Other, less typical asthma symptoms may include;
- Chronic coughing without wheezing
- Rapid breathing
- Difficulty exercising, also called “exercise induced asthma”
- Sleeping problems, also called “nighttime asthma”
- Ill at ease or anxiety
- Always tired – fatigue
- Concentration difficulties
What are the different types of asthma?
Asthma manifests or presents itself in many different ways. For example, there is asthma that manifests itself as a chronic cough, there is a type that is triggered by various factors in the patient’s workplace, and there is one that is triggered by allergic reactions, among others. Most variants are different in many ways from the severe or life threatening asthma – causes serious respiratory problems and in some severe cases, death.
- Cough-Variant Asthma
This variant is characterized by a dry cough. It is usually undertreated because it usually goes undiagnosed most of the time. It is therefore advisable to visit a doctor in case of a persistent cough.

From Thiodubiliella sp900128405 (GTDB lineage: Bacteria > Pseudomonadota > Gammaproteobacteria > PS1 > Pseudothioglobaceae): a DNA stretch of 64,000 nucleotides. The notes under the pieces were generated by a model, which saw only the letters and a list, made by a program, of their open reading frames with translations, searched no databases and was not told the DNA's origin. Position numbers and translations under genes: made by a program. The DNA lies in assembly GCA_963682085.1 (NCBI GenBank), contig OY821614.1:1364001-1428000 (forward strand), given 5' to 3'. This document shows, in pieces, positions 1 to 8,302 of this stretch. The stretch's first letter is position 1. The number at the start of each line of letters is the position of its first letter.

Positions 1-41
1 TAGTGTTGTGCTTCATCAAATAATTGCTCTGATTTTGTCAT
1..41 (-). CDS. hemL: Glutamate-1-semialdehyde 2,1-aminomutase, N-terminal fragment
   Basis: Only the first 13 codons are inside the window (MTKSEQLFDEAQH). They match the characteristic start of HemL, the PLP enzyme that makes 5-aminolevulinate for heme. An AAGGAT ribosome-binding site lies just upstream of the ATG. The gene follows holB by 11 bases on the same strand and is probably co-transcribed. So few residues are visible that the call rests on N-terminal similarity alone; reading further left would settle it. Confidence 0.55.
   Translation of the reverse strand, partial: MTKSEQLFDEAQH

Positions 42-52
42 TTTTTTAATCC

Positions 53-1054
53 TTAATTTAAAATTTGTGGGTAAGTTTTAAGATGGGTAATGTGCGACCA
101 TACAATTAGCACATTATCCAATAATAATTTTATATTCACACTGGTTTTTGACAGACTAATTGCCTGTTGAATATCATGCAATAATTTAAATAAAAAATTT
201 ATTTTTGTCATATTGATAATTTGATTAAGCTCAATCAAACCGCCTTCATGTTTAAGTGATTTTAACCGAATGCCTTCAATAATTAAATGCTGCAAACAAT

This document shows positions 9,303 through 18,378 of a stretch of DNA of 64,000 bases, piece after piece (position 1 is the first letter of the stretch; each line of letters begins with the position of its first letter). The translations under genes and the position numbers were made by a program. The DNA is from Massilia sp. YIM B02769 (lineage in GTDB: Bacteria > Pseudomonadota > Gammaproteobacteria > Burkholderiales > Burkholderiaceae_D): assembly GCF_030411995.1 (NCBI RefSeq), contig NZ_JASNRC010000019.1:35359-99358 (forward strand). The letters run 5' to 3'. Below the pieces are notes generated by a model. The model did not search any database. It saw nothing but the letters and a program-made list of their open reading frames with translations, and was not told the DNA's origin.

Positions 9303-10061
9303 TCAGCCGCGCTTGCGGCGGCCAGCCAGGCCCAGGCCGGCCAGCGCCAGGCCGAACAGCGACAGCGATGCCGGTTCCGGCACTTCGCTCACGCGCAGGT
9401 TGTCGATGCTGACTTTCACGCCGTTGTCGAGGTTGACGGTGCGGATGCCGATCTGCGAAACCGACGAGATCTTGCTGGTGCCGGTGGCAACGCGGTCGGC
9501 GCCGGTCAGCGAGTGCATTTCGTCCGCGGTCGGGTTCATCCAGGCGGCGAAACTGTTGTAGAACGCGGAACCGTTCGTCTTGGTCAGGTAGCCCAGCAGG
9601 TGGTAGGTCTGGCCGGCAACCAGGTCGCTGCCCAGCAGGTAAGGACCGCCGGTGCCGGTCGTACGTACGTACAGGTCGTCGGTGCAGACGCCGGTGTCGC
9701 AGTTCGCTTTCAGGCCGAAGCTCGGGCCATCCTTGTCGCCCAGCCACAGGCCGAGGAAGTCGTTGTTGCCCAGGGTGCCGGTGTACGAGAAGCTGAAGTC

- Occupational Asthma
Exposure to a number of chemicals or fumes in the workplace may induce or worsen asthma. Control and management of asthma triggers in the workplace is important for any asthma patients.
- Allergic Asthma
Allergic reactions have been known to worsen the symptoms of asthma. A patient suffering from allergic asthma can manage the condition by avoiding allergens such as the ones mentioned earlier.
- Exercise Induced Asthma
Vigorous exercise can worsen asthma symptoms. However, with proper monitoring and treatment, patients suffering from exercise-induced asthma can take part in many physical activities.
- Nighttime Asthma
It is not uncommon for asthma to worsen during the night. In nighttime asthma, the inflammation in the airways becomes worse at night. This can however be managed by treating and eliminating the fundamental causes.
What Is An Asthma Attack?
The bronchial tube is the airway that passes air to your lungs. When the muscles surrounding your bronchial tubes become tense and constrict, it becomes more narrow and abnormally thick mucus is created. This often makes breathing very difficult. When this happens to people with asthma, it is known as an asthma attack.